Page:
TORONTO – Earlier this month, the Ontario Forest Industries Association (OFIA) held its first annual Forestry Advocacy Day at the Ontario legislature. OFIA staff and directors met with several Ministers and Members of Provincial Parliament from the Liberal, Progressive Conservative and New Democratic Party caucuses.
During these meetings, OFIA and its members presented provincial officials with their 2018 pre-budget submission. The OFIA submission outlines how Ontario can develop a provincial forest strategy that accepts and embraces the sustainable use of Ontario’s forests. (Click here to read OFIA’s 2018 pre-budget submission.)
“On OFIA’s Forestry Advocacy Day, and every day, we want to acknowledge the vital role that forestry plays in our communities across every region of Ontario and for those 57,000 men and women directly employed by the sector,” said OFIA president and CEO, Jamie Lim.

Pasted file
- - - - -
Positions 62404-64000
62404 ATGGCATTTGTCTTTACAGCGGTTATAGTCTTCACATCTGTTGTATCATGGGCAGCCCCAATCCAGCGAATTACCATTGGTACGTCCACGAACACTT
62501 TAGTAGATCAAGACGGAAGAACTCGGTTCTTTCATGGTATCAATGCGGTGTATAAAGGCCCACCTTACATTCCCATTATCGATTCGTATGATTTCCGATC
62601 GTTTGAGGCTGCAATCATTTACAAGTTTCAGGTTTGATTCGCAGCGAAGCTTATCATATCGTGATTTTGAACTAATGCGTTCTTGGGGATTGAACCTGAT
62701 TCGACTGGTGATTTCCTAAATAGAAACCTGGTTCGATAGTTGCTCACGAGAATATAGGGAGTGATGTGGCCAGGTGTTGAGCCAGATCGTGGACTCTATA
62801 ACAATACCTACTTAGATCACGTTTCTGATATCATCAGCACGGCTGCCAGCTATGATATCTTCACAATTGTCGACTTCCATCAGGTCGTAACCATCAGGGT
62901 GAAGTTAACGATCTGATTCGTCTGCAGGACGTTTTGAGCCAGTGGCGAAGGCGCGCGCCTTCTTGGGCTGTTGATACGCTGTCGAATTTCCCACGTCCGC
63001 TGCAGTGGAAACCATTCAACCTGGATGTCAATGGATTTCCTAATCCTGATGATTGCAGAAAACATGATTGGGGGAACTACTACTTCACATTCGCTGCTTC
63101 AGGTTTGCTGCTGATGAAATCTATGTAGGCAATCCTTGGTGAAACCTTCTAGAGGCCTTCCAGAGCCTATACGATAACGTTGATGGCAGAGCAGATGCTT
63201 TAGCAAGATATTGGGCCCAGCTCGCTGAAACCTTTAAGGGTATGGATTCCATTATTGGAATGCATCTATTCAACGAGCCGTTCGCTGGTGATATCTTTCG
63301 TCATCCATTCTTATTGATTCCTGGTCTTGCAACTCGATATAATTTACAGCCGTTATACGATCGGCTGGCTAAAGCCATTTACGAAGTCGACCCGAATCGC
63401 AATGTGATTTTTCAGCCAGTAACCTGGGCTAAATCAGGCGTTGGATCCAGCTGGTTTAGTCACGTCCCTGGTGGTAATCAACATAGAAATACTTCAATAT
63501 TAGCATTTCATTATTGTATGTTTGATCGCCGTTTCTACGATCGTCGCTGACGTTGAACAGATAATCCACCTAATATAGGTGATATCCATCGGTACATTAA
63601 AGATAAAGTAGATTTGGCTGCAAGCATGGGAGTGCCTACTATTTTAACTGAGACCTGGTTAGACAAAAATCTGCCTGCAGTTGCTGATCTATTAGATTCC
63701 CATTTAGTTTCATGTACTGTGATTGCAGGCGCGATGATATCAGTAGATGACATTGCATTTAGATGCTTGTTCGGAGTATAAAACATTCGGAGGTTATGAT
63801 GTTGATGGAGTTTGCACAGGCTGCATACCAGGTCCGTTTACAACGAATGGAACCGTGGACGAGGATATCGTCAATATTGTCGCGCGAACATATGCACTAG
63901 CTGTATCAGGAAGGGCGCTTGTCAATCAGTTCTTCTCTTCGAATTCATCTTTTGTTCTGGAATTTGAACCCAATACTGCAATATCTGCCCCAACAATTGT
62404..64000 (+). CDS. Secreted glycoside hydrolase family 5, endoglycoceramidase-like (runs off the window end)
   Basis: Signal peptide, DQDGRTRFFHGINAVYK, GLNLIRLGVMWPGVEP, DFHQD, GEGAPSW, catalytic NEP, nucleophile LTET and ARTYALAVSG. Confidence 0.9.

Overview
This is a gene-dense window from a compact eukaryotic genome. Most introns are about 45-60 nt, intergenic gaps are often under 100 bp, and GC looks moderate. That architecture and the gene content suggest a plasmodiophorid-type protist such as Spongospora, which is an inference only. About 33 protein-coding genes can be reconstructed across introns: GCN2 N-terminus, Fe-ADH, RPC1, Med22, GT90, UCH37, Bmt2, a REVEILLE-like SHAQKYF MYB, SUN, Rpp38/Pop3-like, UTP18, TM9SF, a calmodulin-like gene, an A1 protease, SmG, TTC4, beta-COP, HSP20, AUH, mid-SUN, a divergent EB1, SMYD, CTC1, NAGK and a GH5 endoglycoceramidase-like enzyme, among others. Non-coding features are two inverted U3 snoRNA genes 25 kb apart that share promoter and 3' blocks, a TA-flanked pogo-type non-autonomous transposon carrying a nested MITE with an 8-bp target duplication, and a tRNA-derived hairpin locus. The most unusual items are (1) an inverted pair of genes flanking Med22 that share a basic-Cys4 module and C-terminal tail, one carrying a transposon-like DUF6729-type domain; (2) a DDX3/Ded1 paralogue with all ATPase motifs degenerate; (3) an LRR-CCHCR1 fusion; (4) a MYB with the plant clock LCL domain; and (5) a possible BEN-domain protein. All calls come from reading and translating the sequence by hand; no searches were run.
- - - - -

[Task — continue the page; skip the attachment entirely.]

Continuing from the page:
“We have presented the challenges in forestry in Ontario, provided a path full of opportunities to grow the sector, and now we look forward to working with all three parties to make Ontario’s forest sector stronger.”
During OFIA’s Forestry Advocacy Day, OFIA and its members encouraged the establishment of a provincial forest strategy for Ontario. All three parties acknowledged that Ontario harvests so little of its Crown forests – less than 0.5 per cent – and yet the benefits are so great in a sector that generates $15.5 billion of economic activity and provides well-paying jobs for 172,000 people in every region of the province.
Erik Holmstrom, chair of OFIA and Ontario timberlands manager for Weyerhaeuser, noted, “Our businesses run and prosper on certainty, yet for Ontario’s forestry community, consistent access to affordable wood in Ontario continues to be uncertain.”
OFIA believes that by working with government and affected stakeholders to address key competitive challenges, “we can make Ontario’s forest sector stronger, maximizing the full potential of Ontario’s renewable resource, create good paying jobs and assist the province in transitioning to a low carbon economy that will support sustainable growth for future generations.”
Photo: By Raysonho via Wikimedia Commons